Pavé Parisien 835 ans d’histoire
Philip 2., known as Philip Augustus, was the first serial-street-builder. He started to enclose the city of Paris in 1181 with walls on the sides (enclosure of Philippe-Auguste) and on the ground with the first paving of the streets of Paris.
The climax of Le Pavé (cooblestone) in Paris is reached in 1968 with about 1980 acres of paved streets. Oddly enough, from 1968 on, thanks to the riots of May 68, the public authorities decided to privilege the coating of bitumen-maybe for it being less easily throwable at law enforcement officers in case of barricades
"Mon Pavé Parisien" is a real cooblestone of Paris, bought directly from the city of Paris Council, which recycles 8,000 tons of granite every year. "Mon Pavé Parisien" is part of a sustainable development approach and it arrives on your shelf at the end of its cycle in the circular economy.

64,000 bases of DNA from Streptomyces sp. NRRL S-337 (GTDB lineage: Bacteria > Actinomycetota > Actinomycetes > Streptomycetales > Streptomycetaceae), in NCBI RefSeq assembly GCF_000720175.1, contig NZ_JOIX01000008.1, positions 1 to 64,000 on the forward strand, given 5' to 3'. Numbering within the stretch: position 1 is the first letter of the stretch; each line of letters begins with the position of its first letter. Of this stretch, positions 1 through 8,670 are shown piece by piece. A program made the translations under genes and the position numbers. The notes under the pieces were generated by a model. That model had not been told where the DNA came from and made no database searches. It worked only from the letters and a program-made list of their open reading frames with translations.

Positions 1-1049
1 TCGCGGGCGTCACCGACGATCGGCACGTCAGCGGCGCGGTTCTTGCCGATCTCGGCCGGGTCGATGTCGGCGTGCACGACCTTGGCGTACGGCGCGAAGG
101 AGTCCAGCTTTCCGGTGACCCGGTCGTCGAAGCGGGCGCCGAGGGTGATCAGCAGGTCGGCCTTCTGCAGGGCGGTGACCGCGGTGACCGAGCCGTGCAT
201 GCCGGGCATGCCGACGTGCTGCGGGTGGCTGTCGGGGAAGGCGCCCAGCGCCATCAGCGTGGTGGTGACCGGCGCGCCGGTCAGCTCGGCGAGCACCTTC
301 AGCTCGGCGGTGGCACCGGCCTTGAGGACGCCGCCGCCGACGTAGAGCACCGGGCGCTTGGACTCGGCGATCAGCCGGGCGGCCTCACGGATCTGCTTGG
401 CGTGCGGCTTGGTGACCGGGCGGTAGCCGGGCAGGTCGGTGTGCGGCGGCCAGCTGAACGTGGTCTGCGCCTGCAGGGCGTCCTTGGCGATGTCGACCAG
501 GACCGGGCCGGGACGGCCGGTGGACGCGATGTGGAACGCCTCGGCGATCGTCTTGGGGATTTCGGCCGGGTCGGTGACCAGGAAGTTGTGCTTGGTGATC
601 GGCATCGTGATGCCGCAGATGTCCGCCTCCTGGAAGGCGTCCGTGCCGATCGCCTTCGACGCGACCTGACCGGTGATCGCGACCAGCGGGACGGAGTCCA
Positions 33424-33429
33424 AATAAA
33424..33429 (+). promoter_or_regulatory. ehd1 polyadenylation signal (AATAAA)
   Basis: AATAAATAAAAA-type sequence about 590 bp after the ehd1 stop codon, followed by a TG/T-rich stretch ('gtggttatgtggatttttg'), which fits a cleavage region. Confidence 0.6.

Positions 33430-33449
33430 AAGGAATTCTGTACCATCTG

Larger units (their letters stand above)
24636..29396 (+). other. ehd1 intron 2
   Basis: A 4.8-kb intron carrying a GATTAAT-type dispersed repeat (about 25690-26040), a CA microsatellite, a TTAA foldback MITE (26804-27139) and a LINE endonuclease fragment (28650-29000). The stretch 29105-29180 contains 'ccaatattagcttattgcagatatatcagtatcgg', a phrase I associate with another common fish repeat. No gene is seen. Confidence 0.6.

Summer 2016. The warmth of the streets mingles with a popular sports fervor; one team having won against another.
Margaux is in a light dress on her red vespa. Roundabout of the Champs-Elysées. A small, thunderous car cuts off the road. Margaux stops and falls on an unsealed cobblestone. A parisian cobblestone. Her Parisian cobblestone which she would like to bring home. To expose it between a set of antic books and a ceramic unicorn. Or on her art-deco desk. Or in an old Japanese Zen garden of the 90s.
Considering the possibility of facing 5 years in jail and having on her conscience the accidental death of a cyclist falling into the void left by the missing cobblestone, Margaux goes on her way and will later search on the internet how to acquire her Pavé Parisien. In vain.
Therefore Margaux will seek to repair this regrettable omission of international design by buying, washing, reworking, painting, packing, labeling, those pieces of Parisian patrimony that are the granite cubes known as cobblestone or, in French, "Pavés"
Thus was born "Mon Pavé Parisien", available today so that every Parisian-at-heart has the chance to have 100 cubic centimeters of rock history at home.
Sorry, this entry is only available in French.